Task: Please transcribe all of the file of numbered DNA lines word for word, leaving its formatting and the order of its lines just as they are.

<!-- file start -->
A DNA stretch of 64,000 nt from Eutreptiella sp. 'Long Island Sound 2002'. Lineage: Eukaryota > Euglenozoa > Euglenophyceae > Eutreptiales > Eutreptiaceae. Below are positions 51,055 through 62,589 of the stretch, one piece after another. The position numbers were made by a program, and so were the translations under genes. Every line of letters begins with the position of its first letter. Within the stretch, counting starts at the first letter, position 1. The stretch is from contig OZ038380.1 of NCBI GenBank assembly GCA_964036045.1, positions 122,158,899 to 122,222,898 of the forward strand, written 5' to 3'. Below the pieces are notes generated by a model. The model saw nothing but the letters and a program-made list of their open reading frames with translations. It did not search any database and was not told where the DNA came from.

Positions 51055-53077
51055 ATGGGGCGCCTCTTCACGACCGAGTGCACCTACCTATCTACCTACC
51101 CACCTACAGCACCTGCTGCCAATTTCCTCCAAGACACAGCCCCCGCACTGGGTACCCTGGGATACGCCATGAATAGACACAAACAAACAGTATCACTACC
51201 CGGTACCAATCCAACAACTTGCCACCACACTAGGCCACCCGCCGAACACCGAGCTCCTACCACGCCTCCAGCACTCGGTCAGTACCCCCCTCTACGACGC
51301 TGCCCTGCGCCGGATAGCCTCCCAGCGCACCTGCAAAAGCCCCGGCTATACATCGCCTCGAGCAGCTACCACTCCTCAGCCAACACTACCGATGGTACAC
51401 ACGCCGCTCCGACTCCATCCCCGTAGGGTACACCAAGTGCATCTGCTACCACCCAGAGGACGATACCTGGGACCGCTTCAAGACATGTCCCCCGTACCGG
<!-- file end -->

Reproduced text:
A DNA stretch of 64,000 nt from Eutreptiella sp. 'Long Island Sound 2002'. Lineage: Eukaryota > Euglenozoa > Euglenophyceae > Eutreptiales > Eutreptiaceae. Below are positions 51,055 through 62,589 of the stretch, one piece after another. The position numbers were made by a program, and so were the translations under genes. Every line of letters begins with the position of its first letter. Within the stretch, counting starts at the first letter, position 1. The stretch is from contig OZ038380.1 of NCBI GenBank assembly GCA_964036045.1, positions 122,158,899 to 122,222,898 of the forward strand, written 5' to 3'. Below the pieces are notes generated by a model. The model saw nothing but the letters and a program-made list of their open reading frames with translations. It did not search any database and was not told where the DNA came from.

Positions 51055-53077
51055 ATGGGGCGCCTCTTCACGACCGAGTGCACCTACCTATCTACCTACC
51101 CACCTACAGCACCTGCTGCCAATTTCCTCCAAGACACAGCCCCCGCACTGGGTACCCTGGGATACGCCATGAATAGACACAAACAAACAGTATCACTACC
51201 CGGTACCAATCCAACAACTTGCCACCACACTAGGCCACCCGCCGAACACCGAGCTCCTACCACGCCTCCAGCACTCGGTCAGTACCCCCCTCTACGACGC
51301 TGCCCTGCGCCGGATAGCCTCCCAGCGCACCTGCAAAAGCCCCGGCTATACATCGCCTCGAGCAGCTACCACTCCTCAGCCAACACTACCGATGGTACAC
51401 ACGCCGCTCCGACTCCATCCCCGTAGGGTACACCAAGTGCATCTGCTACCACCCAGAGGACGATACCTGGGACCGCTTCAAGACATGTCCCCCGTACCGG